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Suitors told no toilet, then no bride

Several Indian states push for 'total sanitation'

Suitors told no toilet, then no bride
Rita Joseph, New Delhi

May 14, 2012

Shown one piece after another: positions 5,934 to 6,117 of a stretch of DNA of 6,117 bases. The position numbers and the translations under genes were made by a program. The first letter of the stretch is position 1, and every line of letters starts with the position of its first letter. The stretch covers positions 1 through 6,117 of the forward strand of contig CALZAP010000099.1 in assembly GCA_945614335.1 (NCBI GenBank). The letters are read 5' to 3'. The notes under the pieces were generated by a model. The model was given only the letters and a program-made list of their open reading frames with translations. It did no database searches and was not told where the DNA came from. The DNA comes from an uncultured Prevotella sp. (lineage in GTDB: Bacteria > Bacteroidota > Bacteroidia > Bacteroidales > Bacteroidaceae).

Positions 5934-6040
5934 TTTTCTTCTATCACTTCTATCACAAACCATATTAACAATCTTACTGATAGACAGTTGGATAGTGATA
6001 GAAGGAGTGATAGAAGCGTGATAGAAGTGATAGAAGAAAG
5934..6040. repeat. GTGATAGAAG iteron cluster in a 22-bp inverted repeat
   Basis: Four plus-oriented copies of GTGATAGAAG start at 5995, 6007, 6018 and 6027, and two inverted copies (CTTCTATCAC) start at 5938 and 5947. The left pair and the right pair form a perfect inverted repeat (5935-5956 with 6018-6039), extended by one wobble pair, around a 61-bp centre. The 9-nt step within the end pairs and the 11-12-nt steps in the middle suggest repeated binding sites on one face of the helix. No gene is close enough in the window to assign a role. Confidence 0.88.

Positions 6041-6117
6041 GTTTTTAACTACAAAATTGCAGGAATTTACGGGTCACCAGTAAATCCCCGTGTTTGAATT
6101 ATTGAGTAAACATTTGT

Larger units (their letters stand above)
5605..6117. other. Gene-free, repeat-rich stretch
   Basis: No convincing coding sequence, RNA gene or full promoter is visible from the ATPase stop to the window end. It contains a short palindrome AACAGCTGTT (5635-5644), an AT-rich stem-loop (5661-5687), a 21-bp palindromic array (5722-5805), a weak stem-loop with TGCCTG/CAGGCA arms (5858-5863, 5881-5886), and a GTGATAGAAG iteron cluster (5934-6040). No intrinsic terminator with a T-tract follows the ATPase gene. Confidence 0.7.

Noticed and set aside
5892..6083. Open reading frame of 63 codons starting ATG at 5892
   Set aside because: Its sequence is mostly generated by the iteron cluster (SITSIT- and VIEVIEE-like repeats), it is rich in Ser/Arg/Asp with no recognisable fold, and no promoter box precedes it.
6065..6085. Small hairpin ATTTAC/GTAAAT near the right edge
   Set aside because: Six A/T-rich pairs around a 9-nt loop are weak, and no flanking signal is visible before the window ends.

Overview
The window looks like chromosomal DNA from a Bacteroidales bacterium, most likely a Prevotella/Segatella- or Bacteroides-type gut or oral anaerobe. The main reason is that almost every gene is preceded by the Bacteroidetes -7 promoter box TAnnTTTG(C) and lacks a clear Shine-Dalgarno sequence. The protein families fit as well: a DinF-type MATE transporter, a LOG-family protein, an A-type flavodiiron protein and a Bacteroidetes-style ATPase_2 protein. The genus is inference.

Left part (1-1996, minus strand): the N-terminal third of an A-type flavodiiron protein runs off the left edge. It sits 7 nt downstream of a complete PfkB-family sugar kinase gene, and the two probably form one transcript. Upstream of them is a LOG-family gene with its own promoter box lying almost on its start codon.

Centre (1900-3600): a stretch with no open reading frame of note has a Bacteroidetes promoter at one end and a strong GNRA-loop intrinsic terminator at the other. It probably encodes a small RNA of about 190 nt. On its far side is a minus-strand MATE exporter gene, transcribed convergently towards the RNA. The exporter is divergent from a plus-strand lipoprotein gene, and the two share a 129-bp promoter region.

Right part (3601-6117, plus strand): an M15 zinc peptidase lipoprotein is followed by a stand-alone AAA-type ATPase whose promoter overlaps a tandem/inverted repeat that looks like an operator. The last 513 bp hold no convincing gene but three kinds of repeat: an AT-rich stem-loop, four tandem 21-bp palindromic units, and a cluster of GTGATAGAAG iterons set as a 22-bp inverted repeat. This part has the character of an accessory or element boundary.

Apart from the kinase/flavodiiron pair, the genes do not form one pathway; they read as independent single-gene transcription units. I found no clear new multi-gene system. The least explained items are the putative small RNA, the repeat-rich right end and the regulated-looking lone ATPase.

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A tribal bride’s insistence on a toilet in her husband’s home revolutionized her village in the central Indian state of Madhya Pradesh. Anita Bai Narre’s demand, which made headlines worldwide, not only won her US$10,000 and many accolades; it also brought a dramatic change to Ratanpur, her in-laws' village in Betul district. Now, 100 of the 157 houses have sanitation facilities. But Ratanpur remains an exception. According to India's 2011 census, nearly half the country’s 1.2 billion people (47.2 percent) still have no option but to defecate in the open. According to a UNICEF study, nearly 30 million schoolchildren have no access to toilets. It has even been cited as a major reason for high drop-out rates, especially among girls; a 2010 government report said 5.9 percent of girls in the 11-14 age group did not attend school. “My sister stopped going to school because of the lack of a toilet," says one seventh grader in Uttar Pradesh. "You can’t spend six hours in school without going to the toilet even once.” The problem is most acute in rural areas. where lack of facilities is not traditionally perceived as a problem. “In rural India, toilets are considered a luxury," says Anand Deshmukh, a health worker. "You will find more mobile phones and TV sets than lavatories.” But rural development minister Jairam Ramesh is determined to bring about a change. “We have to change old habits, inculcate a sense of shame and develop a junoon - passion - to overcome the problem of open defecation,” he says. The federal government has taken some practical steps to promote the initiative. The grant for installing a toilet has been hiked considerably, from 2,200 rupees (around US$ 44) to 9,900 rupees. In addition, the country's one million health workers receive a 75 rupee bonus for each toilet they get constructed in their area. Popular Bollywood actor Vidya Balan has also been persuaded to appear in advertisements and promote total sanitation. As a result of these endeavors, Jairam Ramesh says progress is being made. "Since we ran the Nirmal Bharat Abhiyan - Clean India campaign - Sikkim is free of open defecation," he says. "Himachal Pradesh and Maharashtra states have also made great strides toward the goal." Several other states are now joining in the move towards total sanitation, a millenium development goal. In the north, Haryana has launched its own campaign under the slogan Sauchalaya Nahi To Dulhan Nahi - No Toilet, No Bride. "The state has a highly skewed gender ratio," says a health worker there,  "so there's little that this patriarchal society can do but give in to the demand." In Maharashtra, Mumbai and other districts, the 'no toilet no bride' message is being hammered home with posters that say: “I won’t let my daughter marry someone who has no toilet.” The campaign has taken off on the personal as well as the governmental level. "Women in general have become more vocal in their resentment at having to relieve themselves in the open," says Rathe Singh Shekhawat, a local council leader. "One of the main intentions of Nirmal Bharat Abhiyan was to empower women, so the campaign highlights concerns about their privacy, security and dignity.” Jairam Ramesh promises that "every district in the country will be free of open defecation within 10 years."
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